However, Smokey did caution us that if we use the Recondition mode too often, we could damage the battery by gassing it too much. He recommended only using it 1 or 2 times a year if the battery is otherwise in good shape. He also had a cool pro tip that if the battery is struggling to perform, you can run it thru Recon mode a few times consecutively to help revive it. Fancy trick!

It’s also worth noting here that drying out your battery from overcharging it with a “dumb” charger that isn’t able to monitor and maintain the appropriate charge level is another common killer of lead acide batteries. All of CTEK’s intelligent chargers precent this problem, so if you’re using one of those old-fashion chargers that continuously charges regardless of battery condition, it’s time you get yourself into the 21st century with an intelligent charger so that you don’t overcharge your battery and leave it looking like this swollen and cooked example above.

Last but not least, Smokey brought CTEK’s new Battery Sense product to my attention, since it’s their latest way of allowing former battery abusers like me to change my behaviour and treat my batteries with the love and affection they deserve. By hooking up the Battery Sense Bluetooth module to your battery and installing theie iPhone app you get realtime information on your car’s battery. I know, only the most hardcore car nerd and tech nerd is likely going to want access to this kind of data on their battery, but it just so happens that I’m exactly that kind of nerd, so I’m going to install one of these on my daily driver Toyota Tundra and report back in a few months on what I’ve learned about battery charge levels during daily use, towing, or periods of inactivity.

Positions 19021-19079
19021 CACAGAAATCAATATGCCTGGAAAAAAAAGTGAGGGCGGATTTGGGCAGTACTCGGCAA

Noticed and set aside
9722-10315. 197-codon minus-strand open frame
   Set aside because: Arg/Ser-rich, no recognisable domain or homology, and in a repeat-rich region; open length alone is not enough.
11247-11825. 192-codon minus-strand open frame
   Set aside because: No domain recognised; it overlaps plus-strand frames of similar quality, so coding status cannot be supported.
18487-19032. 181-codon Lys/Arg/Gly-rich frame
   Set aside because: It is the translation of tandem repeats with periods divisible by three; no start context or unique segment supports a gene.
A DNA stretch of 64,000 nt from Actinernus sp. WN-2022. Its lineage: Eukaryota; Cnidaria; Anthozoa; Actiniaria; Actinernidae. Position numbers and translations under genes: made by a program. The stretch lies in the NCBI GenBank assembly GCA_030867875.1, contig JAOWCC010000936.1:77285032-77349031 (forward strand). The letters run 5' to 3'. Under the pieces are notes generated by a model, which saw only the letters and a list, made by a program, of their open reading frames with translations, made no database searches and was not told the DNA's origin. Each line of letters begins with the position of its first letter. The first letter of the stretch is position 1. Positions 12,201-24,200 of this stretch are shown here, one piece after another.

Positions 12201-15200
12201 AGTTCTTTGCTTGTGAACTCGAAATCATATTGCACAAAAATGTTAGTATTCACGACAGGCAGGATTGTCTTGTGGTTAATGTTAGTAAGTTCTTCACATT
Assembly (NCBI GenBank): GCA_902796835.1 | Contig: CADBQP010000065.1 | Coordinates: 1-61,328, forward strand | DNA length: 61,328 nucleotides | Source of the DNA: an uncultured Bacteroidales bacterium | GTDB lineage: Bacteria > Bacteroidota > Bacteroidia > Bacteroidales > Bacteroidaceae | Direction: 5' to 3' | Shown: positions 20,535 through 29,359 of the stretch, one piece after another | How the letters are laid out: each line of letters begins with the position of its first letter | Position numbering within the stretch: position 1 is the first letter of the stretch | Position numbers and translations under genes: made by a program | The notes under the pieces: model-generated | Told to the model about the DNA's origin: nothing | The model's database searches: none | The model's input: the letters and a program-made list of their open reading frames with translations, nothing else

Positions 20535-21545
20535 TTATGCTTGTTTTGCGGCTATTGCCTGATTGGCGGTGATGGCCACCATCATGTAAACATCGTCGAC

According to Smokey I’ll be surprised to see how rarely the battery is actually at a 100% charge level, spending far more of its time in the 70-80% range and dropping much lower than that if I park the truck for a week or two. I’m looking forward to testing this out and geeking out over the 90-day reports the app provides.


Stay tuned for an update once Pete gets back from Arizona with my Tundra and I can start playing around with the Battery Sense app and try some daily maintenance charging with one of our MUS 4.3 Test & Charge units to see how that effects battery performance. I’m going to try to rehabilitate myself from battery abuser to battery lover, I promise, Smokey!

For all you shop owners out there wanting to add CTEK to your toolkit and/or wanting to offer these to your customers, Turn14 Distribution has you covered on these amazingly intellgent battery chargers and a massive lineup of other high quality aftermarket parts.

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I know this is an old post, but did you ever do a follow-up on the battery sense app device from Ctek?

Peter Tarach

We didn’t but the device works like a charm. The only drawback is if you leave the car parked for 2+ weeks it can drain the battery.

Mohsin Khan

We have a Yamaha G29 and purchased a summit II a few weeks ago. It was working fine, but now it does not charge the the cart. The single blue light comes on that says AC present. Batteries and plug receptacles both read 48 volts. What’s next? Could this charger have gone bad? Thanks!